“People are convinced that with allergies you just get itchy, watery eyes,” said Dixie G. Ramirez, Joshua’s mother. “They do not believe they can be fatal.”

After suffering an allergic reaction, consumers can be treated with a shot of epinephrine, and they are often encouraged to carry the drug with them. But there is no medical treatment to prevent allergic reactions to food from occurring. Even patients who receive epinephrine may need additional treatment, so clear and accurate labels may be the only thing standing between a susceptible consumer and a trip to the hospital.

As awareness of the problem grows, manufacturers say they are paying more attention to what goes into their products, but it is often difficult for them to know when ingredients that can provoke a reaction, called allergens, slip into the food chain undetected.

In fact, many of the “hidden” allergens found in the F.D.A. study were not deliberately added, but wound up in sweets because bakers routinely used the same utensils to stir separate mixes, or reused baking sheets without washing them between batches. Slettin, for example, used the same pan liners in its bakery from one day to the next.

In some factories, parchment papers were used as many as 10 times before being replaced, the F.D.A. found. In at least one plant, conveyor belts that coated candies in chocolate were cleaned only once a year, allowing peanut residue to get into products that as far as the manufacturer was concerned, contained nothing risky at -all.

Such cross-contamination may seem incidental. But for people with food allergies, ingesting as little as one five-thousandth of a teaspoon of an allergen can induce a fatal reaction within minutes, according to Dr. Hugh A. Sampson, director of Mount Sinai School of Medicine’s food allergy institute.

Current F.D.A. rules require companies to list everything that goes into their products, but allow trace amounts of “natural” ingredients to be omitted from labels.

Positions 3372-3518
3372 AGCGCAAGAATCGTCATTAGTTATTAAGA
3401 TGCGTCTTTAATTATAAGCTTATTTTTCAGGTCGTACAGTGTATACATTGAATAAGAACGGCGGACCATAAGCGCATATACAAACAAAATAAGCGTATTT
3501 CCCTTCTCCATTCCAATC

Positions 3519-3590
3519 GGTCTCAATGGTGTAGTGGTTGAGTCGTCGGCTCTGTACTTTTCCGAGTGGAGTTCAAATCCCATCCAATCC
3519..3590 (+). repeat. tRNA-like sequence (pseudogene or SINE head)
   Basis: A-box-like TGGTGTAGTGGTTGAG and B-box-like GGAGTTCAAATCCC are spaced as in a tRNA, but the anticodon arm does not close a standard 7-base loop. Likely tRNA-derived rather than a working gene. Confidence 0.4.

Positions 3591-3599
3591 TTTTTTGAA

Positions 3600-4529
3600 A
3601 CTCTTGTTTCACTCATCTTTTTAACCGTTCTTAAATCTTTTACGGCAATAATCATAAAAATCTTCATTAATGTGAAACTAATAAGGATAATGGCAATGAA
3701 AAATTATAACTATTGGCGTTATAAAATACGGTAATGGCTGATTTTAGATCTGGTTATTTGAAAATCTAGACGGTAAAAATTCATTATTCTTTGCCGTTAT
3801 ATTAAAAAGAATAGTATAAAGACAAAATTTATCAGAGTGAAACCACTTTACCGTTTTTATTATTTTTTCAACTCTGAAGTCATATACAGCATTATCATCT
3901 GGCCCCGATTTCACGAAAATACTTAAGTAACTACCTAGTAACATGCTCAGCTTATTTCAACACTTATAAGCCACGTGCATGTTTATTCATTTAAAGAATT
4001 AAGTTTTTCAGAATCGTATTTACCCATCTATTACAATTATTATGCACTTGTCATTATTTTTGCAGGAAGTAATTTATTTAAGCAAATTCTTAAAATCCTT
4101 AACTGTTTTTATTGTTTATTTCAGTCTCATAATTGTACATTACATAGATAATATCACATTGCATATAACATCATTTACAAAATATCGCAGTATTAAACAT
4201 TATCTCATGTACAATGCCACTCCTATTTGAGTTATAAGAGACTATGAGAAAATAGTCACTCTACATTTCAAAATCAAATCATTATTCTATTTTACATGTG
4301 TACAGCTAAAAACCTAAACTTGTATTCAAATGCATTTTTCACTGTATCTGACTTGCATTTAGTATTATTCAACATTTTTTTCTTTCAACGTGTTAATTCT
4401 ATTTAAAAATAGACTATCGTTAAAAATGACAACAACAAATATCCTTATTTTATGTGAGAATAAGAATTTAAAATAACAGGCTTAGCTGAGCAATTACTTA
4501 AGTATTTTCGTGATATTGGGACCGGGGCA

To close those loopholes, a coalition of attorneys general in nine states, from New York to Wyoming, petitioned the F.D.A. last May to issue new regulations. If enacted, the new rules would require manufacturers to warn consumers that their products might contain allergens, even if they are not deliberately add- ed as ingredients.

Turning the petition into new regulations could take years, since manufacturers would have ample opportunity to fight them. For now, the F.D.A. says it is having more success persuading the industry to make voluntary changes. In fact, the agency found that most of the companies it inspected were willing to overhaul their manufacturing.

But the F.D.A. cannot afford to visit all food companies, prompting some lawmakers to push for legislation with stricter standards. Representative Nita M. Lowey, Democrat of New York, has introduced legislation in Congress to require manufacturers to act to prevent unintentional contamination of products, some- thing the law does not now require.

It also calls upon food companies to list allergens by their “common English” names. Even when they do appear on labels, many ordinary allergens are referred to by their for- mal names, like “casein” for milk or “albumin” for eggs.

“To the lay person, these terms are Greek,” said Anne Mu–oz-Furlong, founder of the Food Allergy and Anaphylaxis Network. “The labels are written for scientists, not for consumers.”